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Given two Sets: how to compare them efficiently in Java?

  • (a) keep them as Lists, sort them and compare them. (Comparable)
  • (b) keep them as Sets and compare the hashCode of the Sets?


many comparisons need to be done Sets are small (usually < 5 elements per set).

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set1.equals(set2); returns true if the 2 sets contain the same elements... –  assylias Nov 13 '12 at 12:23
thank you for this answer. but is this more efficient than keeping the sets in lists and sorting them + comparsion? –  user1654885 Nov 13 '12 at 12:24
Are you implementing Set yourself? Because the existing all have equals already? Or are you talking about comparing them for ordering (if so, explain how that is supposed to work)? –  Thilo Nov 13 '12 at 12:24
no. actually i can keep my "data" in sets or lists. i just want to compare sets (e.g. two hashsets, treesets etc) whatever is most efficient. and i wonder how to compare them in an efficient way. –  user1654885 Nov 13 '12 at 12:25
then just use equals. –  The Cat Nov 13 '12 at 12:30

5 Answers 5

The proper way to compare two sets is to use the equals method. I would not worry about performance unless you have proven that this is a part of your code that is causing performance issue (which I doubt). And considering the size of your sets (5 elements) this will be very fast (probably sub millisecond).

keep them as lists, sort them and compare them. (comparable)

will certainly be slower as you will need to copy the elements, sort them and compare.

keep them as sets and compare the hashcode of the sets?

if 2 sets are equal (have the same content) they will have the same hashcode. The reciprocal is not true: 2 sets with different content may have the same hashcode. Also note that for a HashSet for example, the hashcode is calculated by iterating over all the elements so it is not a free operation.

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Sub-millisecond would be slow. There is a good chance that it will be sub-microsecond, and even less if sets are unequal most of the time. –  Stephen C Nov 13 '12 at 12:37
For HashSets this boils down to five hash lookups; for the dumbest approach imaginable, two five-element lists, this would still only entail a worst case of 25 equals comparisons. –  Marko Topolnik Nov 13 '12 at 13:04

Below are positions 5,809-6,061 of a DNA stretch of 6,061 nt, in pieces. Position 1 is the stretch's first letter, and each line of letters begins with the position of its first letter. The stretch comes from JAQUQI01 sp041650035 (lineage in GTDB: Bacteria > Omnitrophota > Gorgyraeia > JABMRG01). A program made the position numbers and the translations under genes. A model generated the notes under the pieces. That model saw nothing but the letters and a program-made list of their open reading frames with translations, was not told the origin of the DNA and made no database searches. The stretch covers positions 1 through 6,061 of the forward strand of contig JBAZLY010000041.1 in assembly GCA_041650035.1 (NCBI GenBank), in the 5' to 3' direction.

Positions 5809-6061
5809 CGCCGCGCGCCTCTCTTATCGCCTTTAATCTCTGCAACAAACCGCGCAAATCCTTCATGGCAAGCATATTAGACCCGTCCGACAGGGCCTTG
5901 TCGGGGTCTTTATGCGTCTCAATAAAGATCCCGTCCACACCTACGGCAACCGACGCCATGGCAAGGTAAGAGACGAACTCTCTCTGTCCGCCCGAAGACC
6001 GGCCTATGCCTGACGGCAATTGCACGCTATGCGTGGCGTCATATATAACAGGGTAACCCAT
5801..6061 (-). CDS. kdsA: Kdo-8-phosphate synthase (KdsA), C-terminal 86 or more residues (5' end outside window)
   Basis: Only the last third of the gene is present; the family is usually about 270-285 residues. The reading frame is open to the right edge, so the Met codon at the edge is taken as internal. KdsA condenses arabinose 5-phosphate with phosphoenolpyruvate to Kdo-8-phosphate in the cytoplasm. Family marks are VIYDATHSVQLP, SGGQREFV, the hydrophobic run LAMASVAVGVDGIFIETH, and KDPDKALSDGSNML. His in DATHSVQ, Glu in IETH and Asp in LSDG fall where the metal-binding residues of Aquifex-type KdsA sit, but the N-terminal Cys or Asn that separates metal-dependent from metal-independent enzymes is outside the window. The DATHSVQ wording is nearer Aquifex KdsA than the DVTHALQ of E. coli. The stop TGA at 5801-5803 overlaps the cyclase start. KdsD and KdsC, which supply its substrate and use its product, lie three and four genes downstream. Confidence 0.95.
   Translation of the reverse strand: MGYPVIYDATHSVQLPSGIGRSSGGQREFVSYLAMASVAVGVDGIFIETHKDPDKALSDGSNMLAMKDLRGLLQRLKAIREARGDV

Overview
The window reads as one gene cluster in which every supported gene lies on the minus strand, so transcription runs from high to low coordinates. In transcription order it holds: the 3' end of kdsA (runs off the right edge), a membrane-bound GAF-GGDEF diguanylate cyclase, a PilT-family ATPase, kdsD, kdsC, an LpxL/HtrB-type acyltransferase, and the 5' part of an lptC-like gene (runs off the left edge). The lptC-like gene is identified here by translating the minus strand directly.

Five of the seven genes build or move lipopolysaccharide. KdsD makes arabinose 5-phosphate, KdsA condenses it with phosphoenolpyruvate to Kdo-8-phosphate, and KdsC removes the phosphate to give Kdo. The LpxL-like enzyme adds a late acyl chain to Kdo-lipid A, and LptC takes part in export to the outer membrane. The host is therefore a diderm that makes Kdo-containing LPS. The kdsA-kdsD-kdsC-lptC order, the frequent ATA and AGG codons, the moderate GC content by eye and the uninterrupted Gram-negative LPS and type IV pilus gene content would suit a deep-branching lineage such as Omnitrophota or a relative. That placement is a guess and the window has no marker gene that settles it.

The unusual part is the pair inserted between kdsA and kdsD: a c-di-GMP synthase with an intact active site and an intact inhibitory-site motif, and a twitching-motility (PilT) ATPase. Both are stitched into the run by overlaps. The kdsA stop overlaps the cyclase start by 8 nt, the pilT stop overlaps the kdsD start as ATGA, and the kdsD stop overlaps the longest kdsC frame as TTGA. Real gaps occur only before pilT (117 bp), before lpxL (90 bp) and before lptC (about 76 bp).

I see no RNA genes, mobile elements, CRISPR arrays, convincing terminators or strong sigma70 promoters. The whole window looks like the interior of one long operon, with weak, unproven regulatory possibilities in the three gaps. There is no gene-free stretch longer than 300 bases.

What's wrong with equals? The docs states that it returns true if both are of same size and if containsAll() returns true, sounds pretty efficient to me.

In any case, you shoul never compare the hashcode to test for equality, two different objects might have the same hashcode.

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-1 for the hashcode remark. If you have a hashcode readily available, you should use it. Because if the codes differ, the objects are not equal. That is how String#equals is implemented. (Of course, if the hashcodes are equal, that tells you nothing). –  Thilo Nov 13 '12 at 12:28
@Thilo Actually in the case of a set, the hashcode is not cached like in String, so its computation requires a loop over each element. –  assylias Nov 13 '12 at 12:33
Yes, the hashcode is probably not cached in a Set (you cannot really say, because Set is an interface, in an immutable Set it might well be). But Set should look at size() first, which works pretty much in the same way. –  Thilo Nov 13 '12 at 12:36
Though improperly stated, the hashcode of a set should absolutely not be used to make a determination about its equality to another set. An edit is in order but not a down vote, imo. –  Perception Nov 13 '12 at 12:54

If you have two HashSets, comparing them by Set.equals will be O(n) because only one set needs to be iterated through, and the other will be checked by contains, which is itself O(1).

Note that for sets as small as yours the difference between O(n) and O(n2) is neglible, so even the naïvest approaches will yield good performance.

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None of the above. You should declare the type that are used. Different types are used for different purposes. Better consult the Java Collections Framework

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Assuming you want to do a comparison whether set1 has exactly the same elements of set2.

set1.equals(set2) and also set2.equals(set1) as to make sure both are exactly the same.

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Only one comparison is necessary. Equals is symmetric: set1.equals(set2) will always return the same result as set2.equals(set1) (unless one of them is null of course). –  assylias Nov 13 '12 at 13:30

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